(Point Guards)


Move over, or go away, Gilbert Arenas. There's no doubt that University of Kentucky freshman John Wall goes No. 1 to the Washington Wizards, making him the point guard of the future for a franchise desperately needing a shot of good fortune. Beyond that, though, Thursday's NBA Draft is nothing at all like last year's, when points ruled the roost. After two big men (Blake Griffin, Hasheem Thabeet) and two shooting guards (James Harden, Tyreke Evans) went, there was a run on points. Four went with the next six picks. Johnny Flynn, Stephen Curry and Brandon Jennings all were awfully good NBA rookies; Ricky Rubio stayed in Spain, but could be an NBA star before all's done. Denver's Ty Lawson, another dandy, went at No. 18. This time, no point besides Wall is likely to go in the top-10. This year's next-best two are Kentucky's Eric Bledsoe, who often slid to shooting guard because of Wall's presence in the Wildcat backcourt, and Texas' Avery Bradley, really more of a combo guard. Both were one-and-done. But just one may go in the lottery, perhaps 13th to Toronto.


USA Basketball/Olympic point Deron Williams is the man in Utah. The 2005 draft's No. 3 overall pick appeared in his first NBA All-Star Game this year, and — barring injury — should play many more. The Jazz drafted Virginia Commonwealth point Eric Maynor 20th in last year's first round, then traded him before Christmas to lessen their luxury-tax hit. Williams was backed up thereafter mostly by undrafted combo guard Ronnie Price. The Utah Valley product has one year left on his contract. The Jazz's No. 3 point late last season was undrafted rookie Sundiata Gaines, plucked from Idaho of the NBA Development League. He didn't play much, but will be remembered for a buzzer-beating 3-pointer against LeBron James and the Cleveland Cavaliers — perhaps Utah's top regular-season highlight. The Jazz have a not-fully-guaranteed option on Gaines' contract for next season, but he may have to win his roster spot with a strong showing during summer-league play next month.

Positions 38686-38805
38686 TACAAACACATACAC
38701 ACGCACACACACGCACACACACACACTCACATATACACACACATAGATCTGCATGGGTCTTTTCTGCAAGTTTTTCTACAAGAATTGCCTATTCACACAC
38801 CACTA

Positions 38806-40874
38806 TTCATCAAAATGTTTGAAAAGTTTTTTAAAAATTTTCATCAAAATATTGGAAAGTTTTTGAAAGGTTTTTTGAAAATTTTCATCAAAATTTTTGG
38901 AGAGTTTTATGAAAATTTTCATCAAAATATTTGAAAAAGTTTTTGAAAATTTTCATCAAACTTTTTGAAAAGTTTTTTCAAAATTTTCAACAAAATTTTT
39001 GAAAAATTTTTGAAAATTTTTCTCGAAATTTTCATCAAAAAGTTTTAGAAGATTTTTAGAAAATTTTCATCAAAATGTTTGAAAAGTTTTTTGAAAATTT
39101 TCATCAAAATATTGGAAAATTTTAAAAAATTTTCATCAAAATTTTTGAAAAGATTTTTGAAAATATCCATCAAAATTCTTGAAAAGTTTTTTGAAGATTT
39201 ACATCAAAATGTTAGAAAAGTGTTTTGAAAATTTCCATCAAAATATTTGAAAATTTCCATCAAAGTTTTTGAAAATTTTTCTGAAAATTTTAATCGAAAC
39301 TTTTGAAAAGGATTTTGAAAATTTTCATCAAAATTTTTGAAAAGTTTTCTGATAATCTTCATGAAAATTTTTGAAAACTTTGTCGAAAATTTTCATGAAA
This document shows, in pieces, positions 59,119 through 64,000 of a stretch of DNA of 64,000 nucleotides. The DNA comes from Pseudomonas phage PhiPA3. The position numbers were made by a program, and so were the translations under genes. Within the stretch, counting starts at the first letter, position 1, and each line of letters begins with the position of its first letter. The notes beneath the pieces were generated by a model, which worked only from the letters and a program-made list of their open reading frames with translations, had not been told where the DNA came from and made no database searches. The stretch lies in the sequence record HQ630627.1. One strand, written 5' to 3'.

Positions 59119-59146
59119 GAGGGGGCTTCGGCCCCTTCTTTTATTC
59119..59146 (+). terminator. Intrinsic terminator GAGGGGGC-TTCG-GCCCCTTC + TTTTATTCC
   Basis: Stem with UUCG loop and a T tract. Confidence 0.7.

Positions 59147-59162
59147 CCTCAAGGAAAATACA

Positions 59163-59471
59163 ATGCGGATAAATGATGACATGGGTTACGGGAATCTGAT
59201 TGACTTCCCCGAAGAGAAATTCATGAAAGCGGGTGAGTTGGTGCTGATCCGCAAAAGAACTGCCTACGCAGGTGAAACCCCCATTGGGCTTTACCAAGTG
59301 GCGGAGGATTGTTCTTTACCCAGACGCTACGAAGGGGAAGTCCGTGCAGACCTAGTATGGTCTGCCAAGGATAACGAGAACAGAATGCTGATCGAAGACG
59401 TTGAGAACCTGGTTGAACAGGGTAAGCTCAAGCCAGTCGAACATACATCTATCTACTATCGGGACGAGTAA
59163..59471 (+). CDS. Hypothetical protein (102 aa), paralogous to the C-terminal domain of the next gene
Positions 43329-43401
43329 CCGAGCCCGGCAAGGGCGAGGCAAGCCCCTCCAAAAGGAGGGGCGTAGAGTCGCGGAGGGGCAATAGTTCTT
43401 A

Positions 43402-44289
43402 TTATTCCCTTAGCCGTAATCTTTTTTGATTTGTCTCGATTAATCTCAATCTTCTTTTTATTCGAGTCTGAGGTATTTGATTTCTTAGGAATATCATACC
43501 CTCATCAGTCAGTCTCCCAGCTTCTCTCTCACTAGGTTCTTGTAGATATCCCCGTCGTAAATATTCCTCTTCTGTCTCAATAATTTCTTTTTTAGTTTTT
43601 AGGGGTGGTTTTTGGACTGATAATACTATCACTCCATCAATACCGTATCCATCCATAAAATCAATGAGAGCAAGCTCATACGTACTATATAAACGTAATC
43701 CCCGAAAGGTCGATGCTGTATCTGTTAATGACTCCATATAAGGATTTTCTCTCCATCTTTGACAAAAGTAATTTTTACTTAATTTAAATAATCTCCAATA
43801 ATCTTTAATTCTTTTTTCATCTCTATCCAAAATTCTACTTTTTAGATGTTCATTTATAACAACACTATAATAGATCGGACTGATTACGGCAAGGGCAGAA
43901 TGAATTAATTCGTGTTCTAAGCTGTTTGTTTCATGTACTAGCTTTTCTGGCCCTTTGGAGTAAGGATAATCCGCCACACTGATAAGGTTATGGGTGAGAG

The Jazz have no plans whatsoever to take a point guard at No. 9. Wall will be long gone, and it's deemed too high for Bledsoe or Bradley. But Utah did bring Bradley in for a workout, and could consider him in the 20s should they acquire a second first-round pick. If so, Gaines will be challenged. Other possibilities with their No. 55 pick in the second round include Duke combo guard Jon Scheyer and Cal's Jerome Randle. Both auditioned recently in Utah.


Utah State's Jared Quayle, a scoring point, also had a workout in front of Jazz brass. But he won't get drafted, and can only hope for a summer-league camp invite.


The Wizards goof and take Jon Scheyer instead of John Wall. No one notices until it's the Jazz's turn to pick at No. 9, and Utah gets the steal of the draft. Talk about a sleeper. Then, though, it's up to Jerry Sloan to figure out how to make things work with Wall and Deron Williams in the same backcourt. Good luck with that one.

e-mail: tbuckley@desnews.com